Channel migrants: Lone children 'could overwhelm council services'
The rising number of child migrants crossing the Channel by boat risks overwhelming social services, the leader of Kent County Council has said.
Roger Gough appealed to Priti Patel to "prevent a crisis escalating into something unmanageable and unsafe".
More than 170 unaccompanied children have arrived in Kent since January, mainly by small boat, he said.
The Home Office said payments to councils to deal with the problem "significantly increased" in May 2019.
But, Mr Gough said the numbers of unaccompanied asylum-seeking children (UASC) had to levels seen during the height of the European migrant crisis in 2015.
Child migrants arriving in Kent
Number of lone children arriving each month since 2019
The Immigration Services Union has raised fears unaccompanied children arriving by boat are being trafficked into modern slavery.
The number of people crossing the Channel in small boats has reached a record high, with more than 600 migrants arriving this month.
UASCs are passed into the care of the county council and Mr Gough, leader of the Conservative-run authority, said it would soon not be able to meet its legal responsibility to "safely care for new arrivals".
A scheme intended to move children to other parts of the country had stopped working, leaving the council as the "the sole carers of the nation's UASC," he said.
The council currently looks after 473 children aged under-18 and a further 928 young people who have turned 18 since arriving but are still in the council's care.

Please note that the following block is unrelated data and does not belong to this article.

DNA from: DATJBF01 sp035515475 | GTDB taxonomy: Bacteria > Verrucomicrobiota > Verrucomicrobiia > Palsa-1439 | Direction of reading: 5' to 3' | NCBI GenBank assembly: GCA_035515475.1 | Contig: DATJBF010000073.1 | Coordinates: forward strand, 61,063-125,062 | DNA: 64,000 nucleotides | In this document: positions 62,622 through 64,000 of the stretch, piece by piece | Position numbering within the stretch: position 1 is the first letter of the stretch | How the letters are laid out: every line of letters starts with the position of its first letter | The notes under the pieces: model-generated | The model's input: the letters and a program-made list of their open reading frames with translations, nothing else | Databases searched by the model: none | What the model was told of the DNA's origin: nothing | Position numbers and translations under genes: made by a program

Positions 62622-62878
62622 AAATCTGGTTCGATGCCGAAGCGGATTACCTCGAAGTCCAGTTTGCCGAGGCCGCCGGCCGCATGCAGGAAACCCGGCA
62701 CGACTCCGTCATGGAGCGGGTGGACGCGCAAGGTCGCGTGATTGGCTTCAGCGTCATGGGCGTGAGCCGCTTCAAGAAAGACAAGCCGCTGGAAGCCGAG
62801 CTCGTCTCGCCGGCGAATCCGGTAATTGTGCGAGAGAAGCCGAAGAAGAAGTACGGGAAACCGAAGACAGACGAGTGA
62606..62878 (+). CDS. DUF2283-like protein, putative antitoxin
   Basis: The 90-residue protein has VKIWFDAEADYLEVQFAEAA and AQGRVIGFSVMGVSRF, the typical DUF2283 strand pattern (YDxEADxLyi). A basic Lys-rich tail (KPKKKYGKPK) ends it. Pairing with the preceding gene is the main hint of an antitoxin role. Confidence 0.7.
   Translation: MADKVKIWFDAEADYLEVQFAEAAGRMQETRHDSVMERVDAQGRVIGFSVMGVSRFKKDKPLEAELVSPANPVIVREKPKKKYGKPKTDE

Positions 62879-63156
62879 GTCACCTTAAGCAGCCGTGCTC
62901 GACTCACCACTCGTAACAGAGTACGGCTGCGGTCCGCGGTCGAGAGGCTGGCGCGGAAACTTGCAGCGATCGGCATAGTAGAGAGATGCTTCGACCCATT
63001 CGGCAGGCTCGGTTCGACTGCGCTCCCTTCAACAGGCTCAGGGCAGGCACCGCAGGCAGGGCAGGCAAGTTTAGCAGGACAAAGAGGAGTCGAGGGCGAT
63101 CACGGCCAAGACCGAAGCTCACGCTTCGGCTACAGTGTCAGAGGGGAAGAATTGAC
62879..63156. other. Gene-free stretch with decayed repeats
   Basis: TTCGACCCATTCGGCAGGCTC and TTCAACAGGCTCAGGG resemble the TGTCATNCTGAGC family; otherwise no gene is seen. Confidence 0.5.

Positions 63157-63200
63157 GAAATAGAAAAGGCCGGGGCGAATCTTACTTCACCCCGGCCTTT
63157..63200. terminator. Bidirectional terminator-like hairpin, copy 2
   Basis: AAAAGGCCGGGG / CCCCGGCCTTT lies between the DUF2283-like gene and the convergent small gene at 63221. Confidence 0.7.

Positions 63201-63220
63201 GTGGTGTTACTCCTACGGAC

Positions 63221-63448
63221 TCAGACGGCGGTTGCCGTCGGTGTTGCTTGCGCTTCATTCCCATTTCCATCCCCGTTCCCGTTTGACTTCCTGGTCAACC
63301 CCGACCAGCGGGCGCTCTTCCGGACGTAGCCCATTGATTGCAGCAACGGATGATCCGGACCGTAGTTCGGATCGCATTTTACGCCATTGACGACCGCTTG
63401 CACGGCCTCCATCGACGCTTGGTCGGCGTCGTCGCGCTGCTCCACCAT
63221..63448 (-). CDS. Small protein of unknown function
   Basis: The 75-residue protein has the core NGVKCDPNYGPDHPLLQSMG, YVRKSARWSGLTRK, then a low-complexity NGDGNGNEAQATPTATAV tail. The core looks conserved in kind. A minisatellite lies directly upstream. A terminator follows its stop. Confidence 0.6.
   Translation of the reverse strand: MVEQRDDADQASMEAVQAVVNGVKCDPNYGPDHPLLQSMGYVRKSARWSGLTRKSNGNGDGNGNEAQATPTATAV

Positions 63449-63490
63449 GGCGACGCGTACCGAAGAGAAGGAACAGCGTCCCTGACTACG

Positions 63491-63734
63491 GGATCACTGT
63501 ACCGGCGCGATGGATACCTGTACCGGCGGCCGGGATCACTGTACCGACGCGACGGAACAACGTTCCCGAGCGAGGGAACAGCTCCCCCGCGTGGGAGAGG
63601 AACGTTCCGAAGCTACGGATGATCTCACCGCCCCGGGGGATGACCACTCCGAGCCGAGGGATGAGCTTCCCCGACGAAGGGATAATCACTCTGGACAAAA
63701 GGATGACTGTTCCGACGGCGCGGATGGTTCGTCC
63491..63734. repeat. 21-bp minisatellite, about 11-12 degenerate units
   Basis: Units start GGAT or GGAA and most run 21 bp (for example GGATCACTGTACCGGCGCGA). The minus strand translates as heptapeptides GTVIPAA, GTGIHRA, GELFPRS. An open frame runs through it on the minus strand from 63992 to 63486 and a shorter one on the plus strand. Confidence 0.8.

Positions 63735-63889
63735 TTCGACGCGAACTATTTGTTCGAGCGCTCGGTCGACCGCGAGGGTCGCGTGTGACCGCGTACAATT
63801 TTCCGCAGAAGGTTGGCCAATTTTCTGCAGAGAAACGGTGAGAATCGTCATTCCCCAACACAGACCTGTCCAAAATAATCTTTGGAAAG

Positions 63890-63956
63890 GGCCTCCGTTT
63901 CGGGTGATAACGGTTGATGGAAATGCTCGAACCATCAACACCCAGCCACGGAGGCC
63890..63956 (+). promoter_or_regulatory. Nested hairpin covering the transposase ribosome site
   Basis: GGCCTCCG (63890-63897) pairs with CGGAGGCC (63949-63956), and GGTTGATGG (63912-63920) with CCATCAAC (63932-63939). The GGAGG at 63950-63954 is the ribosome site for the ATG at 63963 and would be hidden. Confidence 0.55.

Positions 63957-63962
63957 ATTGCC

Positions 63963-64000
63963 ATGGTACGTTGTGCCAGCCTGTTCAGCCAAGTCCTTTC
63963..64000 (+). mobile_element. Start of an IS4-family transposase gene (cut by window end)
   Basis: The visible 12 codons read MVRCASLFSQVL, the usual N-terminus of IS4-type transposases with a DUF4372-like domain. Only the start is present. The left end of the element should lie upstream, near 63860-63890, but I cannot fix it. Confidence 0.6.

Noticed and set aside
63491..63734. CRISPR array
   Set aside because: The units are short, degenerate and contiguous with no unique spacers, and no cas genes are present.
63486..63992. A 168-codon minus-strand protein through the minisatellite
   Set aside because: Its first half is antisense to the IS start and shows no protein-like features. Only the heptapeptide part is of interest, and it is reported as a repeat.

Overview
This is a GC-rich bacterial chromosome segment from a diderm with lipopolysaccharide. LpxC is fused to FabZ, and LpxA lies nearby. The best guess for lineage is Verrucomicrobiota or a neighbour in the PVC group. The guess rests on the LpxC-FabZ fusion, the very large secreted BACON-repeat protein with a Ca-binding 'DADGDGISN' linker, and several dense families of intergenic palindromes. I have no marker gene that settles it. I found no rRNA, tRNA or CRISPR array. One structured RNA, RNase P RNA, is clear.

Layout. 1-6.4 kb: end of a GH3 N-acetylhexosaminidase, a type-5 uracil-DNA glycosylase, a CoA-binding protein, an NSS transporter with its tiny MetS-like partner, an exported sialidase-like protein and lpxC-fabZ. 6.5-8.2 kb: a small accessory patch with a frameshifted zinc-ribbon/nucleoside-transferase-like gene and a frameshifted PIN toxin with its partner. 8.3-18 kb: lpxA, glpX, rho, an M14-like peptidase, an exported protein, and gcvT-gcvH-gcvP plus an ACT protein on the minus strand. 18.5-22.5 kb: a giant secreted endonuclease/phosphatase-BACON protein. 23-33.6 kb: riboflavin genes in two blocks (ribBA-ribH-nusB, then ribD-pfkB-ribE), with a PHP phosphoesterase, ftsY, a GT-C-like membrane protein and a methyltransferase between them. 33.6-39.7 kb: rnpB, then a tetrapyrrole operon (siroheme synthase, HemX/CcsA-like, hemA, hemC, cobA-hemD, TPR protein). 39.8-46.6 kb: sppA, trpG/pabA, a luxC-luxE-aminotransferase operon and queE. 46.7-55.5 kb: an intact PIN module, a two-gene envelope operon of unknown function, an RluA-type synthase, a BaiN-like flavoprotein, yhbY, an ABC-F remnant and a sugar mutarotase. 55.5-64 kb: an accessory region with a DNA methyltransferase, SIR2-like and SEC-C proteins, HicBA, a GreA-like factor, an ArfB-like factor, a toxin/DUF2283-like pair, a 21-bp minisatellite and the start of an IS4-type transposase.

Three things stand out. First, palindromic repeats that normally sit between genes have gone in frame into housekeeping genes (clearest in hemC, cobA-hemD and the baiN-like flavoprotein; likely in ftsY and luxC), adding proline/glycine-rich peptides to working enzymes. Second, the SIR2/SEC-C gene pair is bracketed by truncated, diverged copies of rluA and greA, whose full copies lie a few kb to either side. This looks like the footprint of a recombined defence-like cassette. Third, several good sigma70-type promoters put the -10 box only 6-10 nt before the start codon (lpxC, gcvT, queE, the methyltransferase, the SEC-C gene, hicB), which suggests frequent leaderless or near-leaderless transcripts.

Channel crossings by migrants in small boats
Number of people reaching the UK each month since 2019
Mr Gough said that the transfer system should be overhauled with more money offered by the Home Office to persuade other councils to take responsibility for some of the under-18s.
Bridget Chapman, of Kent Refuge Action Network, which supports lone chid asylum-seekers, said the charity supported the council's calls for greater funding.
"Whether children are dispersed around the country using a revamped national transfer scheme, or stay in Kent, they will need properly funded services in order to thrive and integrate," she said.
If relocations are to be recommenced, they must take place in a "timely manner," she added.
"Before the scheme broke down in 2018 children were often waiting months to be transferred, meaning that they made friends and built networks and relationships before being uprooted again," she said.
The Home Office said: "The government takes the welfare of unaccompanied children very seriously and provides funding to local authorities, including Kent, as a contribution to the cost of supporting unaccompanied children and those who leave care."